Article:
Prior to settlement, Apple got Qualcomm’s fake patent injunction lifted in Germany

“Days before the sudden settlement between Apple and Qualcomm, a German appeals court had preliminarily annulled the latter’s most significant courtroom victory over the former, as I found out today,” Florian Mueller writes for FOSS Patents.

“After months of briefing and in-depth analysis, the Oberlandesgericht München (Munich Higher Regional Court) granted a motion by Apple to stay the enforcement of a Germany-wide patent injunction Qualcomm had obtained from the Landgericht München I (Munich Regional Court). Apple had worked around that injunction anyway, and its effects were as minimal as they were short-lived,” Mueller writes. “But the implications for patent enforcement in Germany — a sizable market in which injunctions have so far (change may be coming soon) been granted as a near-automatic legal remedy.”

“Now, after almost four months, there’s justice. Apple’s lead counsel in this action, Hoyng Rokh Monegier’s Klaus Haft, who is regarded as one of Germany’s best patent litigators, brought a motion back in December asking the appeals court, the Munich Higher Regional Court, to stay the enforcement of Qualcomm’s injunction pending the appeal. That appeal won’t be resolved anymore after yesterday’s global settlement,” Mueller writes. “Nut I’ve been able to receive official confirmation from a spokeswoman (an appellate judge in her main capacity) for the Munich Higher Regional Court that Mr. Haft’s motion had been granted because Presiding Judge Konrad Retzer’s panel of three appellate judges determined (on a preliminary basis since a final appellate opinion would require full-blown appellate proceedings) that the lower court had erred in three ways.”

Read more in the full article here.

MacDailyNews Take: Sham goes down in defeat once again.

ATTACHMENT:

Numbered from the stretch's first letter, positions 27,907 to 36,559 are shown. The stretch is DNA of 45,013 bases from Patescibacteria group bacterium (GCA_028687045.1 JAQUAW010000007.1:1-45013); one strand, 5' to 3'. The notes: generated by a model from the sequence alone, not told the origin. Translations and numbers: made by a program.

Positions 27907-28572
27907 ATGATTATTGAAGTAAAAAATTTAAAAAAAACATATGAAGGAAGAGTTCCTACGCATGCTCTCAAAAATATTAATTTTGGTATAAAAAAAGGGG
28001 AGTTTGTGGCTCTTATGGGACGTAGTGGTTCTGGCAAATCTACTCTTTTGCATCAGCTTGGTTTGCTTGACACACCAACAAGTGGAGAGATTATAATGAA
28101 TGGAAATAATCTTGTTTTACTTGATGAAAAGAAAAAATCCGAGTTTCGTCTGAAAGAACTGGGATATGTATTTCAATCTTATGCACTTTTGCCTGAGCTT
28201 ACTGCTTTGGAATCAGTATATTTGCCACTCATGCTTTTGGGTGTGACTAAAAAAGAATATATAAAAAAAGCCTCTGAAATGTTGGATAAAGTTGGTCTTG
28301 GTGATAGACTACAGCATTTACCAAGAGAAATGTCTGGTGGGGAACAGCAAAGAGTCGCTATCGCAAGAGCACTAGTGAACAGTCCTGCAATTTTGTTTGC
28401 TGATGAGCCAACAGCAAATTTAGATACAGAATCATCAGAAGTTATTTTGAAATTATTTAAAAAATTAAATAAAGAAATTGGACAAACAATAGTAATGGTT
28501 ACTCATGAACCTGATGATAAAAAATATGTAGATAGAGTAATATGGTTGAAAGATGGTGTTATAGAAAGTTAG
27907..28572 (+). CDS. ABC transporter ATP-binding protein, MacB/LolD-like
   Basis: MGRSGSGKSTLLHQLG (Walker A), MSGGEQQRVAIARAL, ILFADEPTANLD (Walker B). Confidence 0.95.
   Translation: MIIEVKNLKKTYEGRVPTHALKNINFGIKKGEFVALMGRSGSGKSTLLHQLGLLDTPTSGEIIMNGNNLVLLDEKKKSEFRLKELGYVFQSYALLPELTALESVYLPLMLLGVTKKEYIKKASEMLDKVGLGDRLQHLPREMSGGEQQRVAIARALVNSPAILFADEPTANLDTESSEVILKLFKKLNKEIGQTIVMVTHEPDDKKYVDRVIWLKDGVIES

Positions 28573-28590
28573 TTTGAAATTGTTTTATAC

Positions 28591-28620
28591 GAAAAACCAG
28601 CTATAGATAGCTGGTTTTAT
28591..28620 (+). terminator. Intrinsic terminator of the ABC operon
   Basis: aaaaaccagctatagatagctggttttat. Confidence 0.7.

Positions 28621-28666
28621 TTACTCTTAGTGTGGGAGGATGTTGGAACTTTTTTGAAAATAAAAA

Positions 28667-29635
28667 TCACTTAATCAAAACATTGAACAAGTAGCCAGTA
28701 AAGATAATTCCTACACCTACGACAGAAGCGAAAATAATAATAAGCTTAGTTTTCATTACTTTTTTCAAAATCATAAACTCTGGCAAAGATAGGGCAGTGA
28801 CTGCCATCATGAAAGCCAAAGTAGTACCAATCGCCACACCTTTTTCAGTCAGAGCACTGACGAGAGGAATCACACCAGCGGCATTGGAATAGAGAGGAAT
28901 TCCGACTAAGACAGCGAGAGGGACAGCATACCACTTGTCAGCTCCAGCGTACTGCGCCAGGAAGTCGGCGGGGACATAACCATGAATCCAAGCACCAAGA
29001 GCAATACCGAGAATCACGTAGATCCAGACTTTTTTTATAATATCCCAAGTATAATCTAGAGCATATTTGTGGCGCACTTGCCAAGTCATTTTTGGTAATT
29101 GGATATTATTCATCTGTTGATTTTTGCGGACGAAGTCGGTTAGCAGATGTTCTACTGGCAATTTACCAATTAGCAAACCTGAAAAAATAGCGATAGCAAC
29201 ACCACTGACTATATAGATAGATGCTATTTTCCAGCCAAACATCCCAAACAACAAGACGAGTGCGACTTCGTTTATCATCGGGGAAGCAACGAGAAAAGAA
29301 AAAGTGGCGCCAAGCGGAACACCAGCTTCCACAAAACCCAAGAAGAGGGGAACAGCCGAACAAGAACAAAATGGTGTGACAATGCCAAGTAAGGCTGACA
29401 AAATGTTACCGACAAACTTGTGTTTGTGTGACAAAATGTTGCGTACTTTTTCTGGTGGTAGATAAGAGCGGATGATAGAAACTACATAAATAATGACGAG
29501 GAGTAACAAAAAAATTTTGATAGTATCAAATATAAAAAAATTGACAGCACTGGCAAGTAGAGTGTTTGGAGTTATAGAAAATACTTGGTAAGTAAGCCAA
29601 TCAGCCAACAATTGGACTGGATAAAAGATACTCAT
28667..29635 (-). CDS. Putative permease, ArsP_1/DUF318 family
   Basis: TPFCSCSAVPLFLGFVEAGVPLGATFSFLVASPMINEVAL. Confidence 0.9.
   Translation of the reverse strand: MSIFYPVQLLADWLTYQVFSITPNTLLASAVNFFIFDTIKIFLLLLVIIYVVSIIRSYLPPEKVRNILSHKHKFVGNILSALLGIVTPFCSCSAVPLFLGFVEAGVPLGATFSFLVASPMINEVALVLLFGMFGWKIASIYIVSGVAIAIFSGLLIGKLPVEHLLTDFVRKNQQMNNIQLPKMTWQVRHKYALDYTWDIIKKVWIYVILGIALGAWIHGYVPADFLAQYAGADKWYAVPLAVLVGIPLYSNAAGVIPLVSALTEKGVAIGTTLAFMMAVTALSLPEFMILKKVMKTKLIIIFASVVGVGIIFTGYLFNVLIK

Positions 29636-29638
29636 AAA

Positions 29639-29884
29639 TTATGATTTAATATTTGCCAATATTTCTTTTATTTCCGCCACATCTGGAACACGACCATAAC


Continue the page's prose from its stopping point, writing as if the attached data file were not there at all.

SEE ALSO:
German court stays Qualcomm patent infringement suit against Apple; patent-in-suit likely invalid – February 26, 2019
Apple’s workaround for German fake injunction exacerbates Qualcomm’s antitrust woes – February 14, 2019
Apple resumes selling iPhones in Germany, but with only Qualcomm modems – February 14, 2019
South Korean Supreme Court upholds $242 million antitrust judgement against Qualcomm – February 12, 2019
Bad news piles up for Qualcomm in Apple dispute – February 10, 2019
Apple wins damages ruling against Qualcomm – February 5, 2019
U.S. FTC: Evidence is ‘overwhelming’ that Qualcomm engaged in exclusionary, anticompetitive conduct – January 30, 2019
Leaked emails reveal new reason why Apple went to war with Qualcomm – January 18, 2019
Apple’s COO Jeff Williams delivers blistering testimony on Qualcomm’s ‘onerous demands’ – January 15, 2019
Apple was paying Qualcomm over $1 billion per year in licensing – January 15, 2019

2 Comments

  1. This settlement came about because the terms of the settlement were good for everyone, although no one got everything they wanted.

    Apple got far better financial terms.
    Qualcomm protected its business model (just not the pricing they previously got from Apple) and Apple’s future business for at least 6 years.

    Given the way the market reacted so favorably to Qualcomm’s shares, I’d say WS was not expecting a favorable Qualcomm outcome had this gone to the jury.

    1. I tend to think you are right. Qualcomm were given a lifeline by Intel’s total inability to get onto the 5G wagon and of course Apple’s own efforts likely taking years to come to fruition. Indeed I suspect the latter’s impetus was influenced by the former and the sudden ‘mutual agreement’ between Apple and Qualcomm.

      The compromise I suspect though probably uncomfortable for both parties, will protect the business of each into the foreseeable future. Qualcomm gets big payments though less than they were almost certainly, with the time and confidence around them to rebuild their business model into the future and to avoid further unwelcome bids. Apple has to swallow higher payments than they wanted and probably thought they could achieve, had this gone to its climax, but simply did not have the time to let it play out due to Intel’s usual incompetence, so had to compromise too. A disappointing result for most of the World but probably sensible for both. I suspect that this is not the real end game however just a delay depending upon both the findings of the investigation into Qualcomm and Apples eventual production of its one 5G chips assuming that is still the plan.

      One other thing this may be relevant to will be Apples patience in dealing with Intel for its Mac chips. I suspect they can’t wait to break free from that tether and this can only increase the desire to do so and the commitment to do so.

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